Proposed Lake District Biker Cafe

Published: 16 May 2011

Plans to open a Biker Cafe in Keswick are being opposed.

A petition opposing the plan has been started by John and Christine Barrass who recently moved into the Pheasant Inn opposite the proposed biker cafe and it has already been reported in the local newspaper, the Keswick Reminder.

Some of the comments are laughable whilst many are quite simply alarmist;

Bikers’ Cafe Application Sparks Planning Row Unjust View Of Bikers, Says Applicant

RESIDENTS in the Crosthwaite Road area of Keswick are up in arms over plans to open the Lake District’s first biker cafe on the site of a former filling station.

A number of people who live near Crosthwaite Garage and along Vicarage Hill and Briar Rigg, have signed a petition calling on the Lake District National Park, as the planning authority, to refuse the proposal by Carlisle bikes enthusiast Keiron Graham.

Mr Graham told The Keswick Reminder that it was his intention that the cafe would be used by walkers, cyclists and families as well as bikers and said: “It’s sad that people want to alienate one section of society. This is no scare story for Keswick and it’s unfair that people have this unjust image of bikers.”

Mr Graham hires motorbikes to people who want to tour the Lake District and he said many of his clients were mature professional people and visitors from abroad.

He said: “I hire out Triumph Bonneville motorcycles to people from Japan, the United States, the Virgin islands, Australia, India and Sweden amongst the different nationalities. The last clients I had stayed at Armathwaite Hall which tells you the sort of customers I get.

“It’s somewhere for people touring the UK who can stop off and get good food, knowing their bikes can be left safe. It’s a large part of the local economy and an increasing way of holidaying in this country.

"There’s no way I want a Hell’s Angels drinking den or boy racers on noisy bikes. I would have no hesitation in banning anyone like that. It’s a cafe with a bike theme to make it different, but most of the customers will be families.”

Mr Graham said: “It’s a traditional cafe with a slant on it. It’s no biker gang hang out, more the style of a US diner/cafe. It’s difficult to recommend a cafe in the Lakes because of the lack of parking.

"There won’t be 70 bikes at a time parking up. I don’t want anything adverse for the people along there. I’m 47 and most of my clients are a similar age.”

However John and Christine Barrass, who recently took over the Pheasant inn just across the road from the proposed cafe, say they were shocked when they learnt about the planning application just weeks after moving from Sunderland where Christine gave up her work as a beautician and where John has a taxi business.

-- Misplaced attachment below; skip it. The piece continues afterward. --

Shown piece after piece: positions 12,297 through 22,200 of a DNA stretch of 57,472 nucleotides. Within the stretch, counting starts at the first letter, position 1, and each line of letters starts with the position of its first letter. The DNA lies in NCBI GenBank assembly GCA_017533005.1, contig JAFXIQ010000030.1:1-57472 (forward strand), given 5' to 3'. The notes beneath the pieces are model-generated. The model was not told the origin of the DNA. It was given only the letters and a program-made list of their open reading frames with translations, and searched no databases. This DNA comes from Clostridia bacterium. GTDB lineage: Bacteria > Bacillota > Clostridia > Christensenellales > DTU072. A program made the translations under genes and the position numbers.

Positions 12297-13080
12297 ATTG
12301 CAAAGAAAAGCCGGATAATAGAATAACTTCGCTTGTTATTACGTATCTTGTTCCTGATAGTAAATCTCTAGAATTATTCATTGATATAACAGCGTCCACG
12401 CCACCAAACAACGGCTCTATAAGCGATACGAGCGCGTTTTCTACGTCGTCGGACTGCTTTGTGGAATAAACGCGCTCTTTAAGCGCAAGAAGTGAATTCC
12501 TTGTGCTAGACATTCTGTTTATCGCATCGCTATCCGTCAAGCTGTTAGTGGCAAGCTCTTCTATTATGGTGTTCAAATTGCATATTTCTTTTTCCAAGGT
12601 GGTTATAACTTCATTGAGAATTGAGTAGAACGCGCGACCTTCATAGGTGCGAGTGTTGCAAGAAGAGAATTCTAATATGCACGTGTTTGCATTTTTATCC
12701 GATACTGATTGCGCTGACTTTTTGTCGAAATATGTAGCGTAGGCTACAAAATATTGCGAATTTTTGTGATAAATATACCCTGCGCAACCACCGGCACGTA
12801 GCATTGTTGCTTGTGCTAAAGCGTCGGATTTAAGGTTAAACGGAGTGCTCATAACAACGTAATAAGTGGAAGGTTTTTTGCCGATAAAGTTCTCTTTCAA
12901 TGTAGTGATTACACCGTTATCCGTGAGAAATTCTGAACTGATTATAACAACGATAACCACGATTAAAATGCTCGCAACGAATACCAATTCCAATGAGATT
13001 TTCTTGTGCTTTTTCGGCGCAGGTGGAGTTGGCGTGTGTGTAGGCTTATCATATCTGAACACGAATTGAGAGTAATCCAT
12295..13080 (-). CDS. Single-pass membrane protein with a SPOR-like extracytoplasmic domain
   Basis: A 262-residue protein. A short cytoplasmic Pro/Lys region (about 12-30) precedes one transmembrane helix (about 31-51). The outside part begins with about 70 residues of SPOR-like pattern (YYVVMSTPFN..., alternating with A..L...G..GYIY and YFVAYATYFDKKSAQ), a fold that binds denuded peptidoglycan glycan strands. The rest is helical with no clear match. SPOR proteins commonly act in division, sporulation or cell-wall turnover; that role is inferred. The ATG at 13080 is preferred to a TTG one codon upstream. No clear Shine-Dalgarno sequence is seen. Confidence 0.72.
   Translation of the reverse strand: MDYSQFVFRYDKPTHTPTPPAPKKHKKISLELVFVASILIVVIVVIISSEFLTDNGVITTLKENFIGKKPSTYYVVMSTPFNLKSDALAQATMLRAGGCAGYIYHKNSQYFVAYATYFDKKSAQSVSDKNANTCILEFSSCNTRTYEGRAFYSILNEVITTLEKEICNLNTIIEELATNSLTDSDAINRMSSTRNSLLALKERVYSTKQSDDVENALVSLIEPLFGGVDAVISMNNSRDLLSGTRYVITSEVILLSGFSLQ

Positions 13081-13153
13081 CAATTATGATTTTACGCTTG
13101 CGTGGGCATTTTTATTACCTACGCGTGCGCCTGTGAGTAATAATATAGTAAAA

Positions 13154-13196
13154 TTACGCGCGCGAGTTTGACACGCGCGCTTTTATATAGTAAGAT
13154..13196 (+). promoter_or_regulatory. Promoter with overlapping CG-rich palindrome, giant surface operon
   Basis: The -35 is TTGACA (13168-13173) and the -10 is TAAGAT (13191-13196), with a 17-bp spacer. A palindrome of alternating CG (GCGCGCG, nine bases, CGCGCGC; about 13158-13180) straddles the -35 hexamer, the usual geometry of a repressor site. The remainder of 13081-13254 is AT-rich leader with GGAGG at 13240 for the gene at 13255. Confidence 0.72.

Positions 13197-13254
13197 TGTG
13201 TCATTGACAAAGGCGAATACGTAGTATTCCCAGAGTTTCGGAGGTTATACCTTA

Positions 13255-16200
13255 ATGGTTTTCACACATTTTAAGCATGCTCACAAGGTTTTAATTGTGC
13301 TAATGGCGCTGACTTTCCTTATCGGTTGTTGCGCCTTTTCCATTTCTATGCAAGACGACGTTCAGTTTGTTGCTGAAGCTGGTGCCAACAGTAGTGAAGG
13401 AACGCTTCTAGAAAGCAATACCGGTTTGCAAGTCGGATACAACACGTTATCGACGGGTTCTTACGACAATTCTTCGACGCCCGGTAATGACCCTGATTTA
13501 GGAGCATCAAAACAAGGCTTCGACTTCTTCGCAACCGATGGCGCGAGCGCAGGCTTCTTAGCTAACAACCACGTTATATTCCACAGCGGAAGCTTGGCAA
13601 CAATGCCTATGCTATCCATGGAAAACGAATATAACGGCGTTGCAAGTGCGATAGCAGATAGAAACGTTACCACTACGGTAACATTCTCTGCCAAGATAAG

“Even if it had not been a bikers’ cafe it would still have been a dangerous place,” said Mrs Barrass. “This is not just about saving the pub although I will lose staff. This is our home. We came here in February and have invested a lot in this. We are reeling and very worried.”

Mr and Mrs Barrass are among the objectors writing to the National Park Authority. Christine Barrass said: “We have seen bikers pulling up and looking inside the windows. We’ve seen adverts saying it’s opening this summer.

"I’ve nothing against bikes, but they come in large groups and all the seats outside the Pheasant and the beer garden are going to be unusable.”

Mrs Barrass said: “I’m worried about the safety of children crossing the road at this point to get to and from Keswick School. Next year we hear signs may be asking people to come this way for parking.

"The road will be busy enough without the bikes. There are junctions above and below the site and the hospital nearby plus how will the owners of holiday cottages make any money. We don’t want bikes zooming up and down.”

A petition opposing the plan has started at the Pheasant. John and Margaret Blake, who live at Vicarage Hill, have written to the NPA lodging their objection saying the proposal does not provide for parking space, the area is busy with school traffic and the chances of a child being injured are high, the site is surrounded by residential properties and noise levels could be “intolerable.”

Objectors also raise questions of speed and litter. “By far the most serious aspect is road safety. With the advent of numerous motor cyclists it is an accident waiting to happen,” said Mr Blake.

His letter to the planners says that, if the applicant wants to open a bikers’ cafe, “he should site it close to his own home and suffer the problems as he is the one making the profit.”

We need support if we are to open this much needed biker cafe and dispel the stereotypical discrimination we face on a daily basis.

We have a Facebook page where you can show your support (The Filling Station Cafe) and will be planning ride outs shortly. Other details can be found at